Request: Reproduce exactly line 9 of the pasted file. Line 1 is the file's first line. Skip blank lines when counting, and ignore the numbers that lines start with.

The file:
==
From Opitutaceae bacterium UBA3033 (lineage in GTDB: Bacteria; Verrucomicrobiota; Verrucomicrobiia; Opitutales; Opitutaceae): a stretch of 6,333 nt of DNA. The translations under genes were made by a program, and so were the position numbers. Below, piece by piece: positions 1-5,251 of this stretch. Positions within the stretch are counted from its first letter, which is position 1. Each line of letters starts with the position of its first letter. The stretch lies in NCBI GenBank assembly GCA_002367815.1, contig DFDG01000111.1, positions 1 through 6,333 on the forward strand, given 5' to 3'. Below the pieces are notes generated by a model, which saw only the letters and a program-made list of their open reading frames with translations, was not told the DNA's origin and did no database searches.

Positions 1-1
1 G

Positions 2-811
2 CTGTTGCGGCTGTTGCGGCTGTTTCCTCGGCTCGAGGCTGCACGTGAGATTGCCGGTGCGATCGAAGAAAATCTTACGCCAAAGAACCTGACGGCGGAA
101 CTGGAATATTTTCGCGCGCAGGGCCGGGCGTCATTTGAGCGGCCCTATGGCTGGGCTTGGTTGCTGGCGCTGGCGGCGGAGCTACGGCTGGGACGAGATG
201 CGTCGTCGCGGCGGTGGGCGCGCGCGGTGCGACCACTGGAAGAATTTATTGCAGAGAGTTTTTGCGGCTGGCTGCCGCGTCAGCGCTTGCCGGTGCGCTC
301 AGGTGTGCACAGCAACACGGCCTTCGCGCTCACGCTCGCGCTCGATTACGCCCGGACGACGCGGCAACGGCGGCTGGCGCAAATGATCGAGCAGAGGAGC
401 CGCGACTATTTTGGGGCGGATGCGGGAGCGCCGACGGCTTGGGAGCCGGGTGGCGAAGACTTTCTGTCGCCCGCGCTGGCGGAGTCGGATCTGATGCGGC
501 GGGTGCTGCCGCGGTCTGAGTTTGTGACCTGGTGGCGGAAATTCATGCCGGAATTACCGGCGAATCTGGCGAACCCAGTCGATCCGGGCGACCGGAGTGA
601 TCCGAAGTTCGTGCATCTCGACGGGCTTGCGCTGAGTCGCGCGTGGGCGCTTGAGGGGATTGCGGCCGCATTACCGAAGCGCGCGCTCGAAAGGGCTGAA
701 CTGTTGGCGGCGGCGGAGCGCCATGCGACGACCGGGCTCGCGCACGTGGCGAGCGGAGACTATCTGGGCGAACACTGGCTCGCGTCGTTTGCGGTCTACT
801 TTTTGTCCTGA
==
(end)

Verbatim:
401 CGCGACTATTTTGGGGCGGATGCGGGAGCGCCGACGGCTTGGGAGCCGGGTGGCGAAGACTTTCTGTCGCCCGCGCTGGCGGAGTCGGATCTGATGCGGC